Panasonic GH2

A branch from the original G1 style design that has many more sophisticated video features.

  • Sensor: 16mp Panasonic CMOS sensor, 17.3 x 13mm (2x crop)
  • Mount: Micro 4/3 (m4/3)
  • Images: 4608 x 3456 pixel JPEG or 12-bit raw maximum, 5 fps max 
  • Video:  1080P/24, 1080i/60, 720P/30, 480P/30, 240P/30 AVCHD or Motion JPEG for 720P or lower, stereo audio
  • Shutter: mechanical 60 sec to 1/4,000 sec, bulb
  • Exposure: multi, center-weighted, spot metering, -3 to +3EV exposure compensation, 5 white balance settings (plus Auto and Custom), ISO 100-12800, AUTO ISO
  • Focus: ? point contrast detect, single point, multi-area, face detect, tracking, manual focus override
  • Display: 3" 460k dot swivel touch-sensitive LCD, built-in EVF (1.42m dot)
  • Flash: pop-up flash included (16m ISO 200 GN), hot shoe, 1/160 flash sync, red-eye reduction, slow sync, rear sync
  • Remote: optional DMW-RSL1
  • Other Notable Features: 
  • Cards: SD, SDHC, SDXC
  • Battery: DMW-BLC12PP
  • Size: 4.9 x 3.5 x 3" (124 x 90 x 76mm) wide, tall, deep
  • Weight: 14 ounces (392g)
  • Colors: Black, Silver
  • Price: US$1000 with kit lens
  • Current Firmware: version 1.1 (December 2012)
  • Announced: Sep 2010; to be replaced by GH3 in December 2013. (discontinued)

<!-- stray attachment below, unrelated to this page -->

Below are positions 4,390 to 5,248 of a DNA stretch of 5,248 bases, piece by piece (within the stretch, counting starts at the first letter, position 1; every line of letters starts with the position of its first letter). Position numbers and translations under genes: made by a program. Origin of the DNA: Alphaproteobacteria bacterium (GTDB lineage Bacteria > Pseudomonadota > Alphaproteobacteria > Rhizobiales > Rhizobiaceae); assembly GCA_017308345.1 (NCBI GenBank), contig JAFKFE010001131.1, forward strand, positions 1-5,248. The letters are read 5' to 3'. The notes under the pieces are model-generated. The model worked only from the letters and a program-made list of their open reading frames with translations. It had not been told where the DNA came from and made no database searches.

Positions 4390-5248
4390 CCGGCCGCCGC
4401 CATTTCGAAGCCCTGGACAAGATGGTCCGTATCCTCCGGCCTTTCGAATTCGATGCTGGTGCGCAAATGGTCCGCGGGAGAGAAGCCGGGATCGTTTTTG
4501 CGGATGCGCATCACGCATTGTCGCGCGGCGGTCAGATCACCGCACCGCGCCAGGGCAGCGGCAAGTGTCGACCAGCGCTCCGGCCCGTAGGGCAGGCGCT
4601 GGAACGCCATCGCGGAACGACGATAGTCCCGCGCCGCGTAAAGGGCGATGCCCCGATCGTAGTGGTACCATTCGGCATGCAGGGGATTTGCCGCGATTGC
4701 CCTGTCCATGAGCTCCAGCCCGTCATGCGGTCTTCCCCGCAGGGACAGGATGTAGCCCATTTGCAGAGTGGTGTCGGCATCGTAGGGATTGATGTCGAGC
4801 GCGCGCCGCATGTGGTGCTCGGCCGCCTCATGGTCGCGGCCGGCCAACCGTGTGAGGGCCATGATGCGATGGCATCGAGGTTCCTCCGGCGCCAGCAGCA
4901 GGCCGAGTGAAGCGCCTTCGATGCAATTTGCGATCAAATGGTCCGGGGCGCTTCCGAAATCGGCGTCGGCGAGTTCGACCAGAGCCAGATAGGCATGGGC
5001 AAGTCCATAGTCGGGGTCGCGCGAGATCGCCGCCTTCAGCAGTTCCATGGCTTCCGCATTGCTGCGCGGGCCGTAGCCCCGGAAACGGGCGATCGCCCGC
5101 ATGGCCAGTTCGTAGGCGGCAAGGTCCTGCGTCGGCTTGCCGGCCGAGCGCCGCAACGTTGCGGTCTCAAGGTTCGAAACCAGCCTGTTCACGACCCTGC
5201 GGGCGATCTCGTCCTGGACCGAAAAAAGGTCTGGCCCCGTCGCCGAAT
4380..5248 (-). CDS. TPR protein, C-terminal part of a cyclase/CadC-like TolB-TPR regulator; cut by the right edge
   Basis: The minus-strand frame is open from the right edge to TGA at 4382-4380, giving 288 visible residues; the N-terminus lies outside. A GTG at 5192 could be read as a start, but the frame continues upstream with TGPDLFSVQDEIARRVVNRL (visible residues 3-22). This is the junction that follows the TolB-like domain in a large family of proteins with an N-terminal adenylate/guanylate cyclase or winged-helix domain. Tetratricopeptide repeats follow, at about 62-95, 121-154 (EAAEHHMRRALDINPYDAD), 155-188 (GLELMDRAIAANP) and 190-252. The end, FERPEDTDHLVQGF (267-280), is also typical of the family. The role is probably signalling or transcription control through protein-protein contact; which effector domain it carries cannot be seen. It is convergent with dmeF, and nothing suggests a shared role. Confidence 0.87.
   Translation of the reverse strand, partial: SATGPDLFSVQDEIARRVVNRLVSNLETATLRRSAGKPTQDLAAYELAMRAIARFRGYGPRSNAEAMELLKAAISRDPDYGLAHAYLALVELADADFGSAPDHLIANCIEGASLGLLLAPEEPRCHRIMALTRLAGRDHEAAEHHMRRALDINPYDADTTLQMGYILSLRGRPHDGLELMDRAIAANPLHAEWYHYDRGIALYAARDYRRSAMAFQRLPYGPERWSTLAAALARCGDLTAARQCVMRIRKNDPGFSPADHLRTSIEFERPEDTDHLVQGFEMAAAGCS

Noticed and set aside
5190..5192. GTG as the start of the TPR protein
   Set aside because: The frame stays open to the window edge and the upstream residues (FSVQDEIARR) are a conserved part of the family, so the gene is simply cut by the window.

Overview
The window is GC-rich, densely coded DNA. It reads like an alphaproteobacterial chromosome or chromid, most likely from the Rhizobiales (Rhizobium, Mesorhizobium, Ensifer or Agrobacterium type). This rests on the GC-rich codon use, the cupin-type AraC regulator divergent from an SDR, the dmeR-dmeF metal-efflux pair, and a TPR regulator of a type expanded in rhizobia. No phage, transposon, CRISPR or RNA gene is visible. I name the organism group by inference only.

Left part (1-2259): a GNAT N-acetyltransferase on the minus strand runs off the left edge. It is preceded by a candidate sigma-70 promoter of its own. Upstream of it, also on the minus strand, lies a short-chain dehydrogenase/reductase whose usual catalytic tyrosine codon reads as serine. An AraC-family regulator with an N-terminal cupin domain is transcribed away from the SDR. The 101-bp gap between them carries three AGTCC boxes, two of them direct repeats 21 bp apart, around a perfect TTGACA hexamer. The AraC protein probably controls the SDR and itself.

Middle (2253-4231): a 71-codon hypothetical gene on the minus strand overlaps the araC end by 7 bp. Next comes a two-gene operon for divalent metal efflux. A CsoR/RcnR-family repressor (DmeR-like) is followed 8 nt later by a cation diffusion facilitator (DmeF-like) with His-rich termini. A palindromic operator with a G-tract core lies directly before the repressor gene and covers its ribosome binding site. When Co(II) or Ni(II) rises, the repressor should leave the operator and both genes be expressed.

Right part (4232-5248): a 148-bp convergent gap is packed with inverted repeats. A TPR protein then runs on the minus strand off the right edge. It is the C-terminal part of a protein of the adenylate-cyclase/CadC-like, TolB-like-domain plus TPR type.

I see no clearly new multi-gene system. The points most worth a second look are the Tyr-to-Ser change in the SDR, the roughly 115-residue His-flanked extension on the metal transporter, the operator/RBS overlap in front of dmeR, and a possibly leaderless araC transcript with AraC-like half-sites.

Thom's Mini Review: if you don't mind an EVF and you don't press the ISO values up, this is a decent camera for still photography. It handles mostly like a mini-DSLR. One unique aspect is that the sensor is actually 18mp. You get 16mp (or near 16mp) for virtually every aspect ratio that it handles, including 16:9. Most cameras just crop the sensor downward to get other aspect ratios, but the GH2 has "extra" sensor to cover those formats. Focus performance is adequate for most casual photography. Where the GH2 really shines, though, is in video work. It was one of the first truly competent DSLR-like AVCHD cameras. Despite its small sensor, it does better in low light for video than you'd expect. It also has a few video "tricks" up its sleeve, including a center of the sensor crop that isn't sub-sampled, a clean HDMI signal you can externally record, and the fact that it has been successfully hacked to give access to higher bitrates and less compression. Originally shipped with the 14-140mm lens, which is a nice all-around lens for video work, though now you can get body-only and other lens kit options. It's pricey for a stills-only camera (consider the G3 instead), but it's one of the two seminal cameras that have driven many into DSLR video (Canon's 5DII being the other). With lenses like the Voigtlander 25mm f/0.95 and running at the 24 fps rate, you can get that very dreamy "Hollywood" look everyone seeks. Surprisingly, many C-mount lenses work decently for video work with this camera, giving you still other fast lens options. It's getting a little long in the tooth as I write this, as these days we expect things like 1080P/60, but don't write it off yet--it's probably the smallest of the DSLR-type video cameras any serious videographer would consider as a main camera. Recommended


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